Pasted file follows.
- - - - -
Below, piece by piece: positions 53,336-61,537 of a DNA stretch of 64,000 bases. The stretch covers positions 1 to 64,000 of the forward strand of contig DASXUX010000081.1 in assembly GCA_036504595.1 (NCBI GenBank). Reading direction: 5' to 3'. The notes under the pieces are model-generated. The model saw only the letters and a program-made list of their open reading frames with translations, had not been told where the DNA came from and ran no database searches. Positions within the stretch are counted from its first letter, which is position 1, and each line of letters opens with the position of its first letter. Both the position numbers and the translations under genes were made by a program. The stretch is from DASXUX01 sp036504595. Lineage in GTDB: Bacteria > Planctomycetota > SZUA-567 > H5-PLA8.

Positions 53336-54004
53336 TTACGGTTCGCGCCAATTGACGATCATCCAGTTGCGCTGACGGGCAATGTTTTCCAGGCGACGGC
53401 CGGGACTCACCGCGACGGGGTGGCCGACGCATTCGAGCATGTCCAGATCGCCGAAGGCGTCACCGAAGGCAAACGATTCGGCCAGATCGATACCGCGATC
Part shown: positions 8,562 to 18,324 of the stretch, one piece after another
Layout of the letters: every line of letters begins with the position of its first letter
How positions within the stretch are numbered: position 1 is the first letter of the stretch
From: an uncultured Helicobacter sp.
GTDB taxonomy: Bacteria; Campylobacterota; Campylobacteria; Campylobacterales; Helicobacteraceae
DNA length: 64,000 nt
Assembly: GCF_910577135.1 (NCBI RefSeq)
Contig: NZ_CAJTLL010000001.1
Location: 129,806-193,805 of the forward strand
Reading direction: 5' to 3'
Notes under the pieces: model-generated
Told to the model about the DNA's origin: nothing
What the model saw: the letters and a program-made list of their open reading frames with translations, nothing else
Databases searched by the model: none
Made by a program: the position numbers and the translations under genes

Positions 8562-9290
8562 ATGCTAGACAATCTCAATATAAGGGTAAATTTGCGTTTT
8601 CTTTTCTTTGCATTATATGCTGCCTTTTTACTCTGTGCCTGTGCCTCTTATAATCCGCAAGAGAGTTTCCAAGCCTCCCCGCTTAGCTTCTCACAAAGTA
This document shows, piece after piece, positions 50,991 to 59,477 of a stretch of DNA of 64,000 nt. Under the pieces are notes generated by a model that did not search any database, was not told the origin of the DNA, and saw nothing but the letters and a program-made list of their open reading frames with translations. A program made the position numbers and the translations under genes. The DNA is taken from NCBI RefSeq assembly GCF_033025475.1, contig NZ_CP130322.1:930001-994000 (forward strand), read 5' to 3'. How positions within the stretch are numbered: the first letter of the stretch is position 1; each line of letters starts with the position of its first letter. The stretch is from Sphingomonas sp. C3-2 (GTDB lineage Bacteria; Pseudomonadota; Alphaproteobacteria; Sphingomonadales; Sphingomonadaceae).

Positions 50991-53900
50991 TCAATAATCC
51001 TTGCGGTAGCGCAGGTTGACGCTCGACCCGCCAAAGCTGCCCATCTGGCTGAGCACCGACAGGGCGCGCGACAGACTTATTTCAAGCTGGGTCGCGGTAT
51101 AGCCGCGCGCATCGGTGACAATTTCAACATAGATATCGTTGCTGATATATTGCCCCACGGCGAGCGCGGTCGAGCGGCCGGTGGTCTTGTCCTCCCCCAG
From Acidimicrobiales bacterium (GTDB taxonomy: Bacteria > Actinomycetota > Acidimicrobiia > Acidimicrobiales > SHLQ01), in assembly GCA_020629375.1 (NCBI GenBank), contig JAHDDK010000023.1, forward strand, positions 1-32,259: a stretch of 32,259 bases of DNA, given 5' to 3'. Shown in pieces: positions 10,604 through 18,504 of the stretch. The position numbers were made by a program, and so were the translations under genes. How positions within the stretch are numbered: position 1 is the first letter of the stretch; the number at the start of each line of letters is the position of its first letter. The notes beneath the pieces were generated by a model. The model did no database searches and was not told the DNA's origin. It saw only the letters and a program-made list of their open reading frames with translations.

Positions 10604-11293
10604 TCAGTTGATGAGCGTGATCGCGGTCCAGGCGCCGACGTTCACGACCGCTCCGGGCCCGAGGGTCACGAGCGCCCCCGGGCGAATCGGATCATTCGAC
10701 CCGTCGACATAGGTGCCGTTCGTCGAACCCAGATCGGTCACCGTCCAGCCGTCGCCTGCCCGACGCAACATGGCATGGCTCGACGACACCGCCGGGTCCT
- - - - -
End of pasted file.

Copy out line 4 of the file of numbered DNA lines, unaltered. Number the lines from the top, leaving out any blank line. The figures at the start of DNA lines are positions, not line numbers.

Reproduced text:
53401 CGGGACTCACCGCGACGGGGTGGCCGACGCATTCGAGCATGTCCAGATCGCCGAAGGCGTCACCGAAGGCAAACGATTCGGCCAGATCGATACCGCGATC